15 But the Holy Spirit also witnesses to us; for after He had said before, 16 "This is the covenant that I will make with them after those days, says the LORD: I will put My laws into their hearts, and in their minds I will write them," 17 then He adds, "Their sins and their lawless deeds I will remember no more." Hebrews 10:15-17

and the believer begins to obey from inward prompting rather than from outward restraint. Thus Paul could say to the Ephisian believers

"how I kept back nothing that was helpful, but proclaimed it to you, and taught you publicly and from house to house, testifying to Jews, and also to Greeks, repentance toward God and faith toward our Lord Jesus Christ." Acts 20:20-21.

It is the Holy Spirit who empowers the proclamation of the good news of Christ's atoning death to all the world and it is the Holy Spirit who empowers the invitation to all the world to repent and believe. Faith without repentance is not biblical faith. One of the primary works of the Holy Spirit is to bring conviction of sin, righteousness, and judgment

Nevertheless I tell you the truth; It is expedient for you that I go away: for if I go not away, the Comforter will not come unto you; but if I depart, I will send Him unto you. And when He is come, He will reprove the world of sin, and of righteousness, and of judgment: John 16:7-8

so that we who are by nature dead in trespass and sin might call out, "What must I do to be saved?" Without this drawing of the Holy Spirit none of us would ever be drawn to the foot of the cross with groans of repentance for our sins.

No man can come to me, except the Father which hath sent me draw him: and I will raise him up at the last day. John 6:44

And I, if I be lifted up from the earth, will draw all men unto me. John 12:32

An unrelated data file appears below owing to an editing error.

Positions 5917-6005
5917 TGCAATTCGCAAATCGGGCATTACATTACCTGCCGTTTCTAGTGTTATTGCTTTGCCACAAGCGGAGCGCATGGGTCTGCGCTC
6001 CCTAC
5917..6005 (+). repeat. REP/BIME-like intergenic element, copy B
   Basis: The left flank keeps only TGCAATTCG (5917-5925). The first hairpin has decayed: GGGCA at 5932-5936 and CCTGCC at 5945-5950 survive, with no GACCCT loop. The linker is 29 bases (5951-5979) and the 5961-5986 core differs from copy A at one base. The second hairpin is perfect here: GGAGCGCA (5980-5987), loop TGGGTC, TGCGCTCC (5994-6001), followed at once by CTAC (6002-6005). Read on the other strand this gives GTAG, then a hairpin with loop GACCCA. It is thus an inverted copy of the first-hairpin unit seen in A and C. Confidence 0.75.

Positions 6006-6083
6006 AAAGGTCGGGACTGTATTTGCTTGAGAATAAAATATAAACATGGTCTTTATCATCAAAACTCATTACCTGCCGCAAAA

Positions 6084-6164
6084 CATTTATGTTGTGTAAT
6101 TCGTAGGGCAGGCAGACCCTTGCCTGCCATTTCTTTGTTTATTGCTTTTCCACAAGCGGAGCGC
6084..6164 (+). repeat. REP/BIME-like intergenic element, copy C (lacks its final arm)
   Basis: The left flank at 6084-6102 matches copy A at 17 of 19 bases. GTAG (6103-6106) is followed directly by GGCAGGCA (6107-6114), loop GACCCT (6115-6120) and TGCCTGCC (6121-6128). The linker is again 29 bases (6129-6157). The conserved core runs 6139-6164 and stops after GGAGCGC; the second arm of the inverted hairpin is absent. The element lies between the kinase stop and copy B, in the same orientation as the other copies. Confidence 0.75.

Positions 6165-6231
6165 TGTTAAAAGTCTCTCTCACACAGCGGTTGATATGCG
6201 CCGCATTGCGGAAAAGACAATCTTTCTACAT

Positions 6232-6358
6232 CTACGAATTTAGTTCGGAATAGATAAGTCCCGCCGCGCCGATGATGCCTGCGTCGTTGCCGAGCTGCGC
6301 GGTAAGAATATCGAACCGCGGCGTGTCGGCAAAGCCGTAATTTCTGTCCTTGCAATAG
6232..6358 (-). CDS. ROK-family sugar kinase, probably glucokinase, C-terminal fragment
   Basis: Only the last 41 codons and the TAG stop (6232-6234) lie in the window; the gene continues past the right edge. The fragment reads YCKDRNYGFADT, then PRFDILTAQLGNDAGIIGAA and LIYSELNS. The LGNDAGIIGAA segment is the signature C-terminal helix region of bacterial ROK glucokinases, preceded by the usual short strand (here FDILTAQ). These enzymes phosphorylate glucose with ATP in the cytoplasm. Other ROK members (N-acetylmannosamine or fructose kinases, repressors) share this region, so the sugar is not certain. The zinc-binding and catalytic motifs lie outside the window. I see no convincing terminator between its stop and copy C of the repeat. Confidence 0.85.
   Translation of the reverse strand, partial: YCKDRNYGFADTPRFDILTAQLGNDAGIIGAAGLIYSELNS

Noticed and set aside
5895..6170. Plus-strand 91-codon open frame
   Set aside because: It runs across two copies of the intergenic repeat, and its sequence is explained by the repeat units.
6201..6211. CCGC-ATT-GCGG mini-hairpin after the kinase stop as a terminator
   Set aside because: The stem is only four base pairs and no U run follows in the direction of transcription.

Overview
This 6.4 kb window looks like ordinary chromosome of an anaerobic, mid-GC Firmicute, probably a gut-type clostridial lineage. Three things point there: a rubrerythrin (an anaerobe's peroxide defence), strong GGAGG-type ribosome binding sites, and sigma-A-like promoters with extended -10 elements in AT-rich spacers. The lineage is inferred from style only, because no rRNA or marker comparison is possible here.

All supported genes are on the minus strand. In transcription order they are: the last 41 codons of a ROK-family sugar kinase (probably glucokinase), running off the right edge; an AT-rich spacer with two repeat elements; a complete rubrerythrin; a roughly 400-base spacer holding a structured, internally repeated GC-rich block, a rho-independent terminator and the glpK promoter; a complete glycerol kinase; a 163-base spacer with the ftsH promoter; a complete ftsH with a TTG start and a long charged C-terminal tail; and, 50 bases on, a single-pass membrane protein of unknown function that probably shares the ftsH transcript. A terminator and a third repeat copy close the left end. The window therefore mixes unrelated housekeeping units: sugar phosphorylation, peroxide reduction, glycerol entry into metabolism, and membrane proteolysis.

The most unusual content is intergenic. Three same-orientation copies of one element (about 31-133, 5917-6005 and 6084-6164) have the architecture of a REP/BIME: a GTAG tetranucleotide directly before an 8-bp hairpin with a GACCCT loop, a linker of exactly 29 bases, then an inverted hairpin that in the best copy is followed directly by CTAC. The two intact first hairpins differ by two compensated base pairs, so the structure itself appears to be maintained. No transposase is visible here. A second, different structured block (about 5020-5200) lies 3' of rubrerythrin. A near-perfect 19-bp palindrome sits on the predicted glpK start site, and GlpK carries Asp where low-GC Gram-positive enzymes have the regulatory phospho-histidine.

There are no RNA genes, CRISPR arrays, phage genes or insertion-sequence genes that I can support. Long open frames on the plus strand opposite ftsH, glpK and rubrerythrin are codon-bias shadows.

Thus it is impossible that true faith in Jesus Christ can be a mere mental assent to the truthfulness of the gospel. True faith says, "Christ loved me! Christ died for me! O wretched man that I am! It was my sin that crucified the Son of God. Lord be merciful to me a sinner!!" We come to God just as the poor tax collector came.

"And the tax collector, standing afar off, would not so much as raise his eyes to heaven, but beat his breast, saying, 'God, be merciful to me a sinner!' "I tell you, this man went down to his house justified rather than the other; for everyone who exalts himself will be humbled, and he who humbles himself will be exalted." Luke 18:13-14

Saved by Hope

Justification by faith brings radical changes in the believer's life (peace, joy, love, regeneration, sanctification, obedience, etc.). Yet in this life it remains that the believer is perfectly righteous only by faith in the imputed, reckoned righteousness of Christ, never by visible reality. It is his faith in Christ's sinless life and atoning death which is counted for righteousness, not his regeneration, sanctification, obedience or Christian character.